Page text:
You can’t keep a good stock down. That’s the call on entertainment giant Disney (Walt Disney Stock Quote, Charts, News, Analysts, Financials NYSE:DIS) which has been flat for 2021 but should be a good long-term hold, according to Bruce Murray of the Murray Wealth Group.
“Disney is classic growth stock,” said Murray, speaking on BNN Bloomberg on Monday. “The Disney brand is incredible, ESPN has pretty good control of American sports, and these are not going away.”
“On Disney, the [share] price is reasonable and although we do not own it I believe that it’s a company you can buy and hold for the long term and feel quite secure,” Murray said.
Disney was a strong performer over the back end of 2020, enough to give the stock a return of 25 per cent for the year. But the story has been different in 2021, where apart from an early run has been looking range-bound for quite some time now. Currently, DIS is exactly even, year-to-date.
At the same time, the company seems to be rolling along just fine as the economy picks up and Disney’s entertainment options — its theme parks, movie franchises, sports and streaming service — become once again the go-to option for families.
The company’s Parks, Experiences and Products segment showed strength in the latest earnings report where revenue was up 308 per cent year-over-year (no surprise there, as parks were shut down this time a year ago) to $4.3 billion for Disney’s fiscal third quarter 2021, delivered in mid-August. (All figures in US dollars.)
But both the Parks, Experiences and Products segment along with Disney Media and Entertainment Distribution still have a bit of catching up to do, with the company noting that disruptions to key live sports events and film and television production continue to impact the company’s bottom line. Complying with government regulations and safety measures along will cost the company $1 billion in fiscal 2021, Disney said.
“Theme parks and resorts resumed operations, generally at reduced capacity, at various points since May 2020 through June 2021 and we have commenced an ongoing return of cruise ship sailings and guided tours,” Disney said in an August 12 press release.
“In addition, we have delayed, or in some cases, shortened or canceled, theatrical releases, and stage play performances were suspended beginning in March 2020 with limited stage play operations resuming in the first quarter of fiscal 2021. Theaters have been subject to capacity limitations and shifting government mandates or guidance regarding COVID-19 restrictions,” Disney said.
On Disney’s streaming service Disney+, it’s now almost two years old and has firmly encamped itself among the growing list of SVOD players like Netflix, Amazon Prime, Disney’s own Hulu and HBO Max.
But Murray says the Disney brand and its status as a rite of passage for kids isn’t going anywhere.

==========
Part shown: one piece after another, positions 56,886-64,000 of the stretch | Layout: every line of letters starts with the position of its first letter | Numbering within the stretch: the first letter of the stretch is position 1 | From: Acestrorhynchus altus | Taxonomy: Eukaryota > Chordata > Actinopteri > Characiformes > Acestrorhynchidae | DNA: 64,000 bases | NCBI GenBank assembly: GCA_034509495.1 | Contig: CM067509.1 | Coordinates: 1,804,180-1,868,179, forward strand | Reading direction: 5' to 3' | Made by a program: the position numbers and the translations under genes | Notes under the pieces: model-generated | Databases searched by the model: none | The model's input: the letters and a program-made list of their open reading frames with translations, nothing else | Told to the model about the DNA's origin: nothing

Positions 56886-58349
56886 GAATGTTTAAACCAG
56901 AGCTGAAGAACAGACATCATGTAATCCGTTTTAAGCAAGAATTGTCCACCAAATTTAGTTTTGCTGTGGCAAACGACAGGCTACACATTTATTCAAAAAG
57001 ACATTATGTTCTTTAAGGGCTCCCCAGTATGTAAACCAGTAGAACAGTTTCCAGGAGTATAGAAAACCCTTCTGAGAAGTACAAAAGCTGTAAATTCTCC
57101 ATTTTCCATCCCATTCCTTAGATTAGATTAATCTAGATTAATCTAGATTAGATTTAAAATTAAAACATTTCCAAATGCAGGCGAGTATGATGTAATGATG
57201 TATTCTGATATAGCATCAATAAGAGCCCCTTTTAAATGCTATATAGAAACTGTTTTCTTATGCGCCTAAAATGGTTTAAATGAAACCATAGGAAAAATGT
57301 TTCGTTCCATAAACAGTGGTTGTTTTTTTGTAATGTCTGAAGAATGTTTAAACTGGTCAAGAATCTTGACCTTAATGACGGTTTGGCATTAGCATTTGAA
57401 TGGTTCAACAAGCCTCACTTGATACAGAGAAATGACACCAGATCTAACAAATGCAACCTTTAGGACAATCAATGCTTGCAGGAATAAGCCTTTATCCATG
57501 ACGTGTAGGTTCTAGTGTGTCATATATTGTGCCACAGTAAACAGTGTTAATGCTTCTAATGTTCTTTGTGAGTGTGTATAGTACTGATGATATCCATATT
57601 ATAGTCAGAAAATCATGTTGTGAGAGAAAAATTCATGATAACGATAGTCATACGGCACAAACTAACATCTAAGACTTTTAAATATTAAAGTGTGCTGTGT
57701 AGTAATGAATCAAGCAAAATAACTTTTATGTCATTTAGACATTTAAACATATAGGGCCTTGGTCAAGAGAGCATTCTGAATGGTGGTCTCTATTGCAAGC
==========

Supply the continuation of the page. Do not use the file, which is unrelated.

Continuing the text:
“There are lots of entertainment options but Disney+ is very specialized, with the focus on children and young people’s movies, and I believe that when families are in that part of their life cycle Disney will be a must have,” Murray said.
“All the retired people probably won’t have Disney (unless the grandkids are coming over) but I think that’s the key,” he said.
“With Netflix and the other streaming services, they’re all out there and they’re all good [but] there’s room for a lot of these names, and many, many households out there have two or three streaming services all the time, Murray said. “I know there’s some switching going on when [people] feel that they’ve exhausted the current portfolio of movies at one place, but I think Disney is going to remain among the leaders in that field for quite a long time.”
In total, Disney’s fiscal third quarter featured revenue up 45 per cent year-over-year to $17.02 billion and earnings of $0.80 per share compared to just $0.08 per share a year ago. Both the top and bottom were beats, with the analyst consensus at $16.76 billion and $0.55 per share, respectively.
On Disney’s subscription services, the quarter showed 116.0 million for Disney+ (compared to 103.6 million for the previous quarter), 14.9 million for ESPN+ and 42.8 million for Hulu.
“We ended the third quarter in a strong position, and are pleased with the Company’s trajectory as we grow our businesses amidst the ongoing challenges of the pandemic,” said Disney CEO Bob Chapek in the quarterly press release.
“We continue to introduce exciting new experiences at our parks and resorts worldwide, along with new guest-centric services, and our direct-to-consumer business is performing very well, with a total of nearly 174 million subscriptions across Disney+, ESPN+ and Hulu at the end of the quarter, and a host of new content coming to the platforms,” he said.
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